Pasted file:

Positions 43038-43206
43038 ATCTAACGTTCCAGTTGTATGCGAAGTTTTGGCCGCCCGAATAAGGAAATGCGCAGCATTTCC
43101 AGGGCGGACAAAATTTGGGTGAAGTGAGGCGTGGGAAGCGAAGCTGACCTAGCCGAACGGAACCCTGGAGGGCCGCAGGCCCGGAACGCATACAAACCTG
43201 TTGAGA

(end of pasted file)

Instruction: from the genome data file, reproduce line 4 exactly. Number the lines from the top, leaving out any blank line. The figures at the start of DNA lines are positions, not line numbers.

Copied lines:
43201 TTGAGA